Andreas König, together with his co-authors Professor Nadine Kammerlander (WHU Vallendar) and Professor Melanie Richards (University of Bristol), has just published a new article, entitled “Why Do Incumbents Respond Heterogeneously to Disruptive Innovations? The Interplay of Organizational Domain Identity and Role Identity.” The paper will be enclosed in a special issue on “Managing in the Age of Disruption” edited by S. Ansari, R. Garud, and A. Kumaraswamy, in the Journal of Management Studies.
In the paper, the authors adopt a multifaceted view of organizational identity to contribute to research on organizational identity and incumbent adaptations to disruptive innovations, especially disruptions fueled by digitalization. Based on a qualitative, multi-case study on the responses of German publishing houses to the emergence of digitalization, they distill a novel and thus far disregarded facet of organizational identity: organizational role identity. The authors show how organizational role identity and organizational domain identity—the facet that has so far dominated research on identity and innovation—interactively determine how organizations interpret and respond to a disruptive innovation. In contrast to previous studies, the paper shows that incumbents experience dysfunctional identity-driven struggles when one of the two identity facets is challenged by the disruptive innovation while the other is enhanced. The authors also induce that domain and role identities might jointly determine how quickly incumbents react to a disruption, whether they adopt that disruption, and the innovativeness of their responses.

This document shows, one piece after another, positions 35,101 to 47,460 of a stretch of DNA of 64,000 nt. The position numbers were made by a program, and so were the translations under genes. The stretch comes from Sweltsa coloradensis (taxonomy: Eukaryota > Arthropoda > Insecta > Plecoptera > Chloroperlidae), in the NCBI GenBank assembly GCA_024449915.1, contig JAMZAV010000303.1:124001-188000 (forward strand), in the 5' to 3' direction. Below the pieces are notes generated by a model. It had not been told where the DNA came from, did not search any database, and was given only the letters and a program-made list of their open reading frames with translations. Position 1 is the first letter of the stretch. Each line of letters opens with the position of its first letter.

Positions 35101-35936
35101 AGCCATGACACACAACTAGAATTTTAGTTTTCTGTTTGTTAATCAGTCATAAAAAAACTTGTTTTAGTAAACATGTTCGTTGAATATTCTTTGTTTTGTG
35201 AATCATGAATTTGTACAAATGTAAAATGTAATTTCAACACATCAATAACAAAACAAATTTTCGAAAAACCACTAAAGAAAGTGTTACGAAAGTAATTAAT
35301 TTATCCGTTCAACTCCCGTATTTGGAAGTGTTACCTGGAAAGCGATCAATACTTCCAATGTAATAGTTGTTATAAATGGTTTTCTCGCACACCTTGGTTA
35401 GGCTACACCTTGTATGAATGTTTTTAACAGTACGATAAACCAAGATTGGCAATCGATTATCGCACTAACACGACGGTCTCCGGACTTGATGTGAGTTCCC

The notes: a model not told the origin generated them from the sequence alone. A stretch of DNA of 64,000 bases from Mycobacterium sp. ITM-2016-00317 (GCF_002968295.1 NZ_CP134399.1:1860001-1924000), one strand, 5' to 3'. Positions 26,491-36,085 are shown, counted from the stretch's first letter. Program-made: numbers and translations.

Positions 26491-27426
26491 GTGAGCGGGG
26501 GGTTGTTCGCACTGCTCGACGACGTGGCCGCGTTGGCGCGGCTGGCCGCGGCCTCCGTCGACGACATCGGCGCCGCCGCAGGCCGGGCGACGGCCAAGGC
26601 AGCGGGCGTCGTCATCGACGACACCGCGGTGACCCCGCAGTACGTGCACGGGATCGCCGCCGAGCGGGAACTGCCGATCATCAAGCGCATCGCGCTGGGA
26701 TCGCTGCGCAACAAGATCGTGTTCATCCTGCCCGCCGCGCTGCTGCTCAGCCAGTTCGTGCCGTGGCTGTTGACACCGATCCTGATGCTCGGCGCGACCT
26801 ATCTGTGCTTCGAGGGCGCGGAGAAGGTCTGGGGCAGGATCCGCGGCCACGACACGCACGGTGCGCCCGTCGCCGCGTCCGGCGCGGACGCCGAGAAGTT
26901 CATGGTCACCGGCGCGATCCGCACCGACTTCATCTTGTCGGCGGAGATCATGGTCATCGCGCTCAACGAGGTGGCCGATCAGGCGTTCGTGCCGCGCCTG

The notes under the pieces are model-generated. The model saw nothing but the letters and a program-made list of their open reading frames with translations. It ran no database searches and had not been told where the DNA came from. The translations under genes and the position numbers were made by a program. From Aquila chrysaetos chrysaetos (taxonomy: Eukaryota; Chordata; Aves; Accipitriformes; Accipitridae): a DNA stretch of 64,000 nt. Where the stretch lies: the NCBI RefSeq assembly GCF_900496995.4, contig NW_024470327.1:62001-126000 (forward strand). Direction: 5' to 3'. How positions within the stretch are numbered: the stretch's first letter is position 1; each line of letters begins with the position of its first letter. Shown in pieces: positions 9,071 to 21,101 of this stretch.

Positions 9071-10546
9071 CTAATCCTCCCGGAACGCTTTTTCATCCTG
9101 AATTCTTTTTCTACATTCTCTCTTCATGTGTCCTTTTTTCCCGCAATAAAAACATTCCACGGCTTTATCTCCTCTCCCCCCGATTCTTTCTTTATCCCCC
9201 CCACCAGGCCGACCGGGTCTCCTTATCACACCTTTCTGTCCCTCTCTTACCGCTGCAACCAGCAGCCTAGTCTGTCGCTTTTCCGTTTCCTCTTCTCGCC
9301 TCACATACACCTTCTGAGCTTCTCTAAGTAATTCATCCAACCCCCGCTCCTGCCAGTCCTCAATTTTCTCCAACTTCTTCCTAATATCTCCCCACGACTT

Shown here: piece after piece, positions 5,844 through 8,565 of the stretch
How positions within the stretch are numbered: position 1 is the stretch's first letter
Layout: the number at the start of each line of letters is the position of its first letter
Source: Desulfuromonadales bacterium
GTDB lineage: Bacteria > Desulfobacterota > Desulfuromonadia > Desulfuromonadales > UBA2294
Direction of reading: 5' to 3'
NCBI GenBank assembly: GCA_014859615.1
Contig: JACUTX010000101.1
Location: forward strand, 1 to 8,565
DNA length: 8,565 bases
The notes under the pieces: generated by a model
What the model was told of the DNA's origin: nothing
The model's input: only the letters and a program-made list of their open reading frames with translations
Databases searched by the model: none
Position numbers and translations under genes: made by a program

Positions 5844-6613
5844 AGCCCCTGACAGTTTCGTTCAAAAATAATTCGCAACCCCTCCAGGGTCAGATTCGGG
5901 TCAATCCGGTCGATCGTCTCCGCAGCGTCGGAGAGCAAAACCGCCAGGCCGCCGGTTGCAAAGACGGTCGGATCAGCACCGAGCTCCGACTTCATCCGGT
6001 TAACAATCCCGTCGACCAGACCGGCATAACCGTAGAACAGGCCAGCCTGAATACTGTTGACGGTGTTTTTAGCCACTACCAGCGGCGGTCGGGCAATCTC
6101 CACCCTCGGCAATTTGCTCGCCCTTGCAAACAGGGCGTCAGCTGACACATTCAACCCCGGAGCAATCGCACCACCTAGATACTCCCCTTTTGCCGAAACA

The paper has fundamental implications also for practicing managers. In particular, it study reiterates calls for greater managerial awareness of the specificities of disruptive or discontinuous change, and the need to adapt processes and structures to different levels of uncertainty. When facing a disruptive innovation, executives should try to assess evolving identity perceptions. Moreover, they should be keenly aware of the two facets of domain identity and role identity, and work to foster perceptions of what the authors call a “shaper” identity, which seems particularly useful in times of disruption. By extension, managers should view organizational struggles as potential triggers for particularly innovative responses. The struggle itself does not necessarily need to be avoided. Instead, dysfunctional struggles need to be transformed into functional ones. Altogether, these insights might be particularly important for companies struggling to adapt to the digital transformation.